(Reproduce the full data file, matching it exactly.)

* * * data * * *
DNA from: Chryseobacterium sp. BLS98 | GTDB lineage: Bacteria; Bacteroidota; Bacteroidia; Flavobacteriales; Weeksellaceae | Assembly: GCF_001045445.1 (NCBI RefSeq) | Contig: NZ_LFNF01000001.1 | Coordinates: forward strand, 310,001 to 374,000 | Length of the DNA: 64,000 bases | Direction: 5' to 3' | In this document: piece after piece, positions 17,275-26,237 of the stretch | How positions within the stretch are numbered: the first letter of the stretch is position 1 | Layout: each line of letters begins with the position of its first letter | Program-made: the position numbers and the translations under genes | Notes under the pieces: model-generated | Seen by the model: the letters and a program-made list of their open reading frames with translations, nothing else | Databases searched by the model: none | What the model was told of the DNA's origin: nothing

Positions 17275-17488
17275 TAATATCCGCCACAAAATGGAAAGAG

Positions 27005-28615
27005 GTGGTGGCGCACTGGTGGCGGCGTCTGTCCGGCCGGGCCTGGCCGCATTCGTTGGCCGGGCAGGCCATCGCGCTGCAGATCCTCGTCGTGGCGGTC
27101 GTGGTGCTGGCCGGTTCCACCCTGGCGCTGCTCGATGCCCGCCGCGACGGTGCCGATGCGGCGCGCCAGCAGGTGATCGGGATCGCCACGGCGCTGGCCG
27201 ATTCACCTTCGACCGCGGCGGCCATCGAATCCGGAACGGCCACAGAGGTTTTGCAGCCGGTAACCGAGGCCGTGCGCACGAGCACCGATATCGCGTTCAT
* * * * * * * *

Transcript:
DNA from: Chryseobacterium sp. BLS98 | GTDB lineage: Bacteria; Bacteroidota; Bacteroidia; Flavobacteriales; Weeksellaceae | Assembly: GCF_001045445.1 (NCBI RefSeq) | Contig: NZ_LFNF01000001.1 | Coordinates: forward strand, 310,001 to 374,000 | Length of the DNA: 64,000 bases | Direction: 5' to 3' | In this document: piece after piece, positions 17,275-26,237 of the stretch | How positions within the stretch are numbered: the first letter of the stretch is position 1 | Layout: each line of letters begins with the position of its first letter | Program-made: the position numbers and the translations under genes | Notes under the pieces: model-generated | Seen by the model: the letters and a program-made list of their open reading frames with translations, nothing else | Databases searched by the model: none | What the model was told of the DNA's origin: nothing

Positions 17275-17488
17275 TAATATCCGCCACAAAATGGAAAGAG

Positions 27005-28615
27005 GTGGTGGCGCACTGGTGGCGGCGTCTGTCCGGCCGGGCCTGGCCGCATTCGTTGGCCGGGCAGGCCATCGCGCTGCAGATCCTCGTCGTGGCGGTC
27101 GTGGTGCTGGCCGGTTCCACCCTGGCGCTGCTCGATGCCCGCCGCGACGGTGCCGATGCGGCGCGCCAGCAGGTGATCGGGATCGCCACGGCGCTGGCCG
27201 ATTCACCTTCGACCGCGGCGGCCATCGAATCCGGAACGGCCACAGAGGTTTTGCAGCCGGTAACCGAGGCCGTGCGCACGAGCACCGATATCGCGTTCAT